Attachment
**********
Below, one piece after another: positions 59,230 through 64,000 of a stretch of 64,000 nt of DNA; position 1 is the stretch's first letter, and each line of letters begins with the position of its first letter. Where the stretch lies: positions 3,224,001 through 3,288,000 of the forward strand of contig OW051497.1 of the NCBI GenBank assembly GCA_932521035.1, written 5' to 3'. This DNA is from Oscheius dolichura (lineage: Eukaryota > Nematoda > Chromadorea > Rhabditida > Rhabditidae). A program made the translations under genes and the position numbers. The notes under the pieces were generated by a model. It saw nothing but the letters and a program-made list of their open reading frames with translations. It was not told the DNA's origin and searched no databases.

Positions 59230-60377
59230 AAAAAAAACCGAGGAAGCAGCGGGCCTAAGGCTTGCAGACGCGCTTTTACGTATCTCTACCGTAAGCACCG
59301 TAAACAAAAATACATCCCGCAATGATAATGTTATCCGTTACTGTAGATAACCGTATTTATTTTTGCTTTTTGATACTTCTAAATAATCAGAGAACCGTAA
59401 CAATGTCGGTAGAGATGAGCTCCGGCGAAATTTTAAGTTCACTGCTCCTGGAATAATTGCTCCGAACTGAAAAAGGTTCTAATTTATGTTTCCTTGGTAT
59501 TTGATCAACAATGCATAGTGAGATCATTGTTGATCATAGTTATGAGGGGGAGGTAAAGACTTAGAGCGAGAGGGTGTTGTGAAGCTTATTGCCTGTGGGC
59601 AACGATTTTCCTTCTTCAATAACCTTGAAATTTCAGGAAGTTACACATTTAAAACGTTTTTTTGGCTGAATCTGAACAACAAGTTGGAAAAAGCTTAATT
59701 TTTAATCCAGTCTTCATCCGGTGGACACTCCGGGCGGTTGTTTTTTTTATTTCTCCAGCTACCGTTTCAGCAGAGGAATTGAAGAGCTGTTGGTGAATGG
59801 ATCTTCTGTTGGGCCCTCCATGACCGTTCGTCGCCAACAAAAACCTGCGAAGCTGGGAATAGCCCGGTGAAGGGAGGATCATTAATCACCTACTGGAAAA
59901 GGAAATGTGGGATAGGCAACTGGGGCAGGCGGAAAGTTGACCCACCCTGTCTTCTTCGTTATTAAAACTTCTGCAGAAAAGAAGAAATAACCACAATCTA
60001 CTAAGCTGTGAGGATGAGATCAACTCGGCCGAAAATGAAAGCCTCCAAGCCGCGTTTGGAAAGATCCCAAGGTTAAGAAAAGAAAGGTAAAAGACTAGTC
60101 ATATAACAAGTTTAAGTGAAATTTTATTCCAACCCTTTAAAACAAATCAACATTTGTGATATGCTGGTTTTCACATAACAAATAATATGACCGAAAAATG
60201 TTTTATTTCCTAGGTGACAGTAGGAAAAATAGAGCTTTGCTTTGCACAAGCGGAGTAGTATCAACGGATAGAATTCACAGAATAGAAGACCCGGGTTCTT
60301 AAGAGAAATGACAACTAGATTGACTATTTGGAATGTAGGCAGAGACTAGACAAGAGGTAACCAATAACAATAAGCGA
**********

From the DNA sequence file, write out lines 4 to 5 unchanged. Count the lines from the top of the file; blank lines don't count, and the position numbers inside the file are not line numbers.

59301 TAAACAAAAATACATCCCGCAATGATAATGTTATCCGTTACTGTAGATAACCGTATTTATTTTTGCTTTTTGATACTTCTAAATAATCAGAGAACCGTAA
59401 CAATGTCGGTAGAGATGAGCTCCGGCGAAATTTTAAGTTCACTGCTCCTGGAATAATTGCTCCGAACTGAAAAAGGTTCTAATTTATGTTTCCTTGGTAT